Life, or more specifically in this case, we’ll narrow it down to the language known as English, is like a box of cereal; you never know what you are going to get. When referencing the popular “Forrest Gump” quote, I believe it becomes easily applicable when it comes to the English language. Let’s get real here. The English language, is enormous. Made of up of who knows how many words, this language is completely ridiculous. I’m still trying to figure out how I’ve been able to comprehend even a fraction of all of these words at all. The same goes for cereal. I feel as if every single time I walk into the grocery store, the cereal aisle is getting bigger and bigger with all these different kinds of cereals. It truly is the English language of the grocery store. But the thing about the English language? There is always and I mean always, going to be variations, surprises, or little tricks that will either help you or throw you off. Occasionally there will be that new flavor you’ve never encountered before or there might be that new toy that comes in every new and improved box and occasionally there will be a new word you’ve never encountered before or there might be that new phrase you’ve never heard before that you’re too afraid to use. But how will we ever know what cereals we like or what words sound the best in a sentence, if we never give the new ones a try. Anyways, even the old ones that you are used to are subject to change or improvement. You never truly do know what you are going to get.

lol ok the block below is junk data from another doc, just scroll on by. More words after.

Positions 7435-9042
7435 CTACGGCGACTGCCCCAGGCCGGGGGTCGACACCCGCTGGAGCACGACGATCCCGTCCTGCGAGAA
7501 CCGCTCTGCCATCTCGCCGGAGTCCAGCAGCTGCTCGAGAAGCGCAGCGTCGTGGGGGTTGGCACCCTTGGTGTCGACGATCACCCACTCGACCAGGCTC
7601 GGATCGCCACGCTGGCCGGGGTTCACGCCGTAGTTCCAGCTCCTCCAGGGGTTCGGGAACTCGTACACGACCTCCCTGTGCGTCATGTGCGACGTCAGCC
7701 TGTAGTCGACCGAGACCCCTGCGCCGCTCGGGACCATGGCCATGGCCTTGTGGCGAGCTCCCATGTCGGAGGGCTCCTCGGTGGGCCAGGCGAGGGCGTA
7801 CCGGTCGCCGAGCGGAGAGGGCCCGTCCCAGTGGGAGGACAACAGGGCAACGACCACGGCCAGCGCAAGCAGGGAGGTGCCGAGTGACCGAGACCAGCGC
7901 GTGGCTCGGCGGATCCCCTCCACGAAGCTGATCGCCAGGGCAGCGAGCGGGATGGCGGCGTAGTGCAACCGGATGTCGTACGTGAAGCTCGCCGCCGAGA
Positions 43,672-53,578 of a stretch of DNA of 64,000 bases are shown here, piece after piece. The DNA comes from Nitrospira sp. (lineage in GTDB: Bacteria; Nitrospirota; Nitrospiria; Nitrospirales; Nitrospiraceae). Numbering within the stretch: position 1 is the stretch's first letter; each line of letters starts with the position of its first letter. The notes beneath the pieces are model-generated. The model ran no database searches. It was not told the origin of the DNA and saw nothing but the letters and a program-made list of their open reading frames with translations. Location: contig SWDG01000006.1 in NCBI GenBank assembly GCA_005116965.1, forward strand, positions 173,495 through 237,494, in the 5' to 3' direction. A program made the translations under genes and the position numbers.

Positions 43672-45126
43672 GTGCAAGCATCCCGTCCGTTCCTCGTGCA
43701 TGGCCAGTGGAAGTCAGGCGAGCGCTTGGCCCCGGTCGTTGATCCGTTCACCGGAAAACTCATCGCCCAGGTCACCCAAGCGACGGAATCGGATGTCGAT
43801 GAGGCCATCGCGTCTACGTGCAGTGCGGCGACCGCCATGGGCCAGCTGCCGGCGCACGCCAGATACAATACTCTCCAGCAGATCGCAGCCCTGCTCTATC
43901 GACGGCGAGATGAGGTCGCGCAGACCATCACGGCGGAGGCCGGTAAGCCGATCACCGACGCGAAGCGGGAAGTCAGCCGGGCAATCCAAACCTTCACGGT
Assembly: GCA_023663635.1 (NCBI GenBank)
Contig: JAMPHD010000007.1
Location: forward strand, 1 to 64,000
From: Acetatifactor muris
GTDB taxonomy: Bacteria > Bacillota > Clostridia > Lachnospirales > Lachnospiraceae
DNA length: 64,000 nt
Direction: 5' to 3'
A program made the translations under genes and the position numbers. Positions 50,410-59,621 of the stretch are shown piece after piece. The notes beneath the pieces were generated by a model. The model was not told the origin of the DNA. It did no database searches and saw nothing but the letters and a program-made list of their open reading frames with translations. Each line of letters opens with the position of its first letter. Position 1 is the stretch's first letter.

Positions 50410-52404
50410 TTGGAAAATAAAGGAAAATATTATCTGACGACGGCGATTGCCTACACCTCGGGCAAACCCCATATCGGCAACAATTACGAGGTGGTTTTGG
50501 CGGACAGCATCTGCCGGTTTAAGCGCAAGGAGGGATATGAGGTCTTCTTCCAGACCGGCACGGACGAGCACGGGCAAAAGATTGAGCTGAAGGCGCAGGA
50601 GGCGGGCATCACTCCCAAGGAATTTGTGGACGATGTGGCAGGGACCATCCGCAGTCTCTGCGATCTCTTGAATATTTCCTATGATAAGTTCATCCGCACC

For instance, let’s take the cereal, Lucky Charms. Lucky Charms are magically delicious and have had good reason to be around for as long as they have been. But let’s break it down to see what makes them tick. First of all, they consist of two main components: oat pieces and marshmallows. Now we can compare these somewhat bland, boring oat pieces with the basic components of English. They make up the nouns, the adjectives, the conjunctions, etc… Pretty simple right? Well, yeah, I mean they are a simple cereal. And to be honest, as crucial as they are to the makeup of the cereal, they’re a bit boring. Maybe it’s because they are overused so much and because they overcrowd the sentences and paragraphs. When it gets down to it, the only part that I find myself looking forward to when eating this cereal is the marshmallows. (as I’m sure it is with the majority of Lucky Charms’ eaters’ out there) These are those same variations, those tricks, (not Trix) and little surprises that spice up the cereal and make it more exciting! These are the tropes and schemes. Tropes and schemes? Well as we have been learning in my AP English 3 class, these are figures of speech that have to do with the way the sentence will look. They are the unexpected twist in the meaning of the words or the thing that deal with word order and letters in the sentences and phrases. They are the cereal enhancers. For example, with the use of a hyperbole, (a trope) we can over exaggerate the meaning of the words and make them sound times better than they already are. This list of tropes and schemes goes on and on and on, and I would be boring you to death if I had to go through each and every one. But they are some of the most important devices in a writers arsenal, which are used, in order to make his or her writings “pop”. These “marshmallows” are what make the English language so unique, so delicious. Or magically delicious I might add. So when it comes down to it, with all these surprises, it turns out ole’ Forrest’s mother was right all along. Well I guess if she was talking about how the chocolate was cereal and life was the English language, but you get the picture.